3 min


A call to feathers


I hadn’t heard of the concept before, until a friend came by before a graffiti mission. We prepared a picnic of pastries filled with nuts and mushrooms, with apples and coconut, and she suggested that instead of the usual dark hooded sweatshirts, that since this was intended to be a gay graffiti mission, we should get decked out in glamouflage. Wearing make-up, putting on lamé and sequins changed the way that we carried ourselves that night, and surely influenced the messages that we sprayed on alley walls.

I thought that we were incredibly original that night but thankfully I’ve learned that there are many others in the world who are shifting and breaking the way we look at and think about queer activism, some of them in our own backyard.

The Anti-Capitalist Ass Pirates in Montreal throw crazy parties and fight injustice in their queer community and beyond. In Calgary there was a Gay Militia formed to combat the Concerned Christian Coalition where they stormed the CCC’s event (a fundraising dinner and prayer circle for a member charged with hate speech against our community) in pink bandanas and saris and feathers — and challenged the speaker, held placards and staged a mini kiss-in before the police were called in to disassemble the action.

In San Francisco, the lovely Gay Shame folk organized the KKKutest Of The Kastro, which was an invitation for people who wanted to show off their not-gym-built bodies. It was staged as a direct criticism of the gym-clone mentality promoted by the Cutest Of The Castro beauty contest in SF’s gay village. Gay Shame’s history is of acting as a watchdog organization in a city known for its mainstream queer acceptance — looking for corruption and oppression within queer services and organizations. They work hard on making sure that the queer community is an inclusive place for people who haven’t felt welcomed before.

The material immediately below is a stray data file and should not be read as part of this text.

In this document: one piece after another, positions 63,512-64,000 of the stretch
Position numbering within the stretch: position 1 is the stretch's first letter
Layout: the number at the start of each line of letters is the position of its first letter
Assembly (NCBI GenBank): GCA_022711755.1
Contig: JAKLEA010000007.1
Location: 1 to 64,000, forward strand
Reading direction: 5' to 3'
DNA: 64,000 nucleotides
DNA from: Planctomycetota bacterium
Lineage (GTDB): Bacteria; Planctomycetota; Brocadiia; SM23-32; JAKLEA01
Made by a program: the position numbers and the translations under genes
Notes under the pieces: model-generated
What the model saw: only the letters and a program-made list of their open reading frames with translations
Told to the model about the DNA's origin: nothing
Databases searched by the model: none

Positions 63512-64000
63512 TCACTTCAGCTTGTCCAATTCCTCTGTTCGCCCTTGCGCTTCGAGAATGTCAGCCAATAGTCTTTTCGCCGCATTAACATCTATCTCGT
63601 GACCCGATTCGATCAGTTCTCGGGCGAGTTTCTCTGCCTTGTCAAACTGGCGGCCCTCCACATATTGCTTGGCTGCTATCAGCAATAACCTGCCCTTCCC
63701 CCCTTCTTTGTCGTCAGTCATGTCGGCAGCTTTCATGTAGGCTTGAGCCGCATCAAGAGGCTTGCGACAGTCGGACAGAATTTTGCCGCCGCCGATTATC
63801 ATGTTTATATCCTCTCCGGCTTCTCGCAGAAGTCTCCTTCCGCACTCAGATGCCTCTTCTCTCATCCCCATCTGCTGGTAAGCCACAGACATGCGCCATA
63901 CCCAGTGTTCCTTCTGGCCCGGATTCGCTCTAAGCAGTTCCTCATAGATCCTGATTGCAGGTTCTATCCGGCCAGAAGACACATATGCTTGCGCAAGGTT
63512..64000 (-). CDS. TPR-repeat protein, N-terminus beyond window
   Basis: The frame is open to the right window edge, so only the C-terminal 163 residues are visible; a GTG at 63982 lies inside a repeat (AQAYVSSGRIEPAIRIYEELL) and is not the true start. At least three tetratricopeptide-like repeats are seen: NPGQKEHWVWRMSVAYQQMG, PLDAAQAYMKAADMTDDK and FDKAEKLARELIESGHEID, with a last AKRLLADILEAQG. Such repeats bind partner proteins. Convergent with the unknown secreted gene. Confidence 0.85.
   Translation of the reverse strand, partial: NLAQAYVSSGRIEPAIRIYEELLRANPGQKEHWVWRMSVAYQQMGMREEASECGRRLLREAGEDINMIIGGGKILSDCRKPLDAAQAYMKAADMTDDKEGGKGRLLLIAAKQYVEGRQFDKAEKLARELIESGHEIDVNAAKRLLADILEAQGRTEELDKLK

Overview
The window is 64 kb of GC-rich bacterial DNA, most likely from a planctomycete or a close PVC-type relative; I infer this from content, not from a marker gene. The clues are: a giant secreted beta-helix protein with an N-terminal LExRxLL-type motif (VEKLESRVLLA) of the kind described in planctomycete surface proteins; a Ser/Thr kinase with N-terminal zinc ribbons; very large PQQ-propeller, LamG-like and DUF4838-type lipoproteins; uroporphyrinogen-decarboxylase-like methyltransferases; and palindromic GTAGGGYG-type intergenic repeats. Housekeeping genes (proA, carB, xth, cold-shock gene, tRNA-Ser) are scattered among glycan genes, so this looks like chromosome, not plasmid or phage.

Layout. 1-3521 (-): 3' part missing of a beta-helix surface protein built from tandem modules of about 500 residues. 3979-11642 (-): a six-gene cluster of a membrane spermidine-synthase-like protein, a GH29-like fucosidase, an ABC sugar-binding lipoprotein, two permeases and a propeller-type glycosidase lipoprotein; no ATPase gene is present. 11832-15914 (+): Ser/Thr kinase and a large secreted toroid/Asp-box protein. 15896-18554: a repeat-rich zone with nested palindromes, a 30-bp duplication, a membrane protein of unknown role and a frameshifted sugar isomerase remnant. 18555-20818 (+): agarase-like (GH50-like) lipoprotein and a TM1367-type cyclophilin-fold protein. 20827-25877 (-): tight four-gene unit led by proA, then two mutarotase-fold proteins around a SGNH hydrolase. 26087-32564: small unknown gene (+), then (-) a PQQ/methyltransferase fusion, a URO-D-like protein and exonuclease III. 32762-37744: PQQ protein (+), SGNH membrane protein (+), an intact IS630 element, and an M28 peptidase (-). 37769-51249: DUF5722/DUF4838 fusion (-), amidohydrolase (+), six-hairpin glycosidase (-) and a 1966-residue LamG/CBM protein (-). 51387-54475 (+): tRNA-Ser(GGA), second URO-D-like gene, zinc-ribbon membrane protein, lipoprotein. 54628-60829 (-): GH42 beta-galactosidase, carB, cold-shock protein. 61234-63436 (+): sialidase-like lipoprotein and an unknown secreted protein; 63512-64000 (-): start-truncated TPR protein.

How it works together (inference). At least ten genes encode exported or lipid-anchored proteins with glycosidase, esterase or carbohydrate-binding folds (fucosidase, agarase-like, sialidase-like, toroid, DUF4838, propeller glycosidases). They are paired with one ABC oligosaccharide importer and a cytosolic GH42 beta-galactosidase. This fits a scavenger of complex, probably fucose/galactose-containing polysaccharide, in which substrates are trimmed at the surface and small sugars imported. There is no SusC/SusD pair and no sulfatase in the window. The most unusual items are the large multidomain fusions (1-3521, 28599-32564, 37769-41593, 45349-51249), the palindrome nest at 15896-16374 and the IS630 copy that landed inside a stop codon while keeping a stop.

And they look damn fine doing it.

Is there a connection that can be made with radical queer style and radical queer political action?

We only need to think of the late Marsha P Johnson, the drag queen and trans activist who reputedly threw the first brick at the Stonewall Riots, and of the controversy surrounding her alleged suicide, to remember that it is often the members of our queer community who live outside of the margins, either through behaviour or through appearance, who make more space for mainstream gays and lesbians to live the kind of lives that they want to.

Those trying to take up the space that is needed to live a radical life give other people, who might not have needed that much space, a lot more room to live their own lives.

A friend of mine commented in passing about how he thought that a homosexual identity used to imply a sense of cleverness, of creativity and how now any schlep can be queer.

Initially I agreed. Talking strictly about a person’s ability to name themselves as queer or not — the people who decided to be, or couldn’t help but to be, publicly queer were the people who made the space for all of us schleps to feel comfortable being as out as we want to now. Those who were most often publicly queer and managed not to get killed for it were often creative and clever people. Still, I’m sure that there were other people who didn’t have the connections or cash to live out their public queerness and end up in our History. Those drag queens and leathermen that some people complain about being the face of the community also did a lot of work allowing us to show our faces in the community in the first place.

I believe everyone is an artist and everyone is queer; it’s just about how much of those things we feel allowed to present or participate in. How often do we allow ourselves to think about something we do as beautiful, or even just something to reflect on? Similarly, how often do we think about our opinions as politics or our decisions as activism? But they are and we should take time in our lives to think about what that means to us and to the commun-ities we exist within.

This is A Call To Feathers for my community now. Let’s consider the ways that we shut down the outward expressions of our queerness — and take action to change that. Let’s think about what is important to us as individuals and what is important to other individuals in our community — and take action on that. Even if, for today, you just listen to someone who has led a different life than you.

I, for one, am going to wear a big, floppy, coral-coloured scarf and snort poppers on the dancefloor.

Emma Goldman said it best: If I can’t dance, I don’t want to be in your revolution.

May I have this dance?

And hand me the bottle when you’re done with it, okay?